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National Register of Historic Places Program

The National Register of Historic Places is the official list of the Nation's historic places worthy of preservation. Authorized by the National Historic Preservation Act of 1966, the National Park Service's National Register of Historic Places is part of a national program to coordinate and support public and private efforts to identify, evaluate, and protect America's historic and archeological resources.

 

Property Name James, Lemuel and Mary House
Reference Number 13000271
State Georgia
County Jones
Town James
Street Address 153 James Road, James, GA
Multiple Property Submission Name N/A
Status Listed 5/14/2013
Areas of Significance ARCHITECTURE
Link to full file http://www.nps.gov/history/nr/feature/places/pdfs/13000271.pdf
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The Lemuel and Mary James House is significant in the area of architecture at the local of significance under Criterion C because it is an excellent and intact example of a Folk Victorian style New South-type house. According to Georgia's Living Places: Historic Houses in Their Landscaped Settings, the Folk Victorian style was extremely popular in Georgia from the 1870s through the 1910s and is characterized by a simple house form with Victorian-era decorative detailing. The house retains its New South form and floor plan with a central hall flanked by rooms on both sides and exterior and interior character-defining features. The period of significance is c.1885, the approximate date of construction of the house. There are no historically significant additions or alterations after this date. The house retains its New Southtype floor plan with a central hallway flanked by two rooms on one side and three on the other. As defined in the statewide context, Georgia's Living Places: Historic Houses in their Landscaped Settings, a New South floor plan is defined by its central square mass and gabled projections. There is an emphasis on symmetry, of which the key element is a central hallway plan. The central hallway is flanked by pairs of rooms, one of which might project forward. This house type was very popular for middle- and upper-middle-income Georgians between the 1890s and 1920s. Most of the surviving examples ofthis house type are located in a band across the central part of the state, in the Piedmont and Upper Coastal Plain.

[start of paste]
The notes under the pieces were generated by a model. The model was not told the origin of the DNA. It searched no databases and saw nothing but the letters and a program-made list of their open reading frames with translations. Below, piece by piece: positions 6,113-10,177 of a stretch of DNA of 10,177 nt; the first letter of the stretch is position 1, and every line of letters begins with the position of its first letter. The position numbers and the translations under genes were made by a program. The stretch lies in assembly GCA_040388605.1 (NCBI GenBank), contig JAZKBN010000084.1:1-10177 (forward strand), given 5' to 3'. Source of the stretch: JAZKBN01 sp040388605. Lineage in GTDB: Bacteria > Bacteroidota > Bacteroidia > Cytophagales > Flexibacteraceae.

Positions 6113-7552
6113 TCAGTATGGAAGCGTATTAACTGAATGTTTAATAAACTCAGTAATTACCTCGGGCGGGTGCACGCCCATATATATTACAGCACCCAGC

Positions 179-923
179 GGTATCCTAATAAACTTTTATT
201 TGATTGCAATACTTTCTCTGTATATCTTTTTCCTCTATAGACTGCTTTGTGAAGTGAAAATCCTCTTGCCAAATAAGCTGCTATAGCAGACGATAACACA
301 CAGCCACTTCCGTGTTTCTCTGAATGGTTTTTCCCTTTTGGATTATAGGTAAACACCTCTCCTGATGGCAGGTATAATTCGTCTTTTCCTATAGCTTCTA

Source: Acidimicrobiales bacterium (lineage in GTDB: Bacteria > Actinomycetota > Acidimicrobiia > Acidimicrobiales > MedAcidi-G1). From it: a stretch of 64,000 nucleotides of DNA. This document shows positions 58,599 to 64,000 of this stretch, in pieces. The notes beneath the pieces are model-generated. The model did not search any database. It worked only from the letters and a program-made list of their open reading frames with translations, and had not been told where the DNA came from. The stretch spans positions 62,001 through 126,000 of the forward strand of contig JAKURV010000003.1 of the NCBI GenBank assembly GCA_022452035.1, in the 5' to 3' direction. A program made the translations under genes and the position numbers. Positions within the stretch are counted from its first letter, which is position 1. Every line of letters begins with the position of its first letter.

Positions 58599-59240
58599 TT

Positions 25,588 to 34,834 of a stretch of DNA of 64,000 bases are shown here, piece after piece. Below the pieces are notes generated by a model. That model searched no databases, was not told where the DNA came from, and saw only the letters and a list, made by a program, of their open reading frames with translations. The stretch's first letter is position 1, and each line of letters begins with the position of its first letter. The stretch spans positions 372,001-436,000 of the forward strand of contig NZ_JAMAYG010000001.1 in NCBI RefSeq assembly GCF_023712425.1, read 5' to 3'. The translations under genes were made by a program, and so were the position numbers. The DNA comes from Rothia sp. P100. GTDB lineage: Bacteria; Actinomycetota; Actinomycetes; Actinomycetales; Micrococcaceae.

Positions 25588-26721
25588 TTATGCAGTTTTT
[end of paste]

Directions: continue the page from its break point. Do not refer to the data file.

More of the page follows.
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Properties are listed in the National Register of Historic Places under four criteria: A, B, C, and D. For information on what these criterion are and how they are applied, please see our Bulletin on How to Apply the National Register Criteria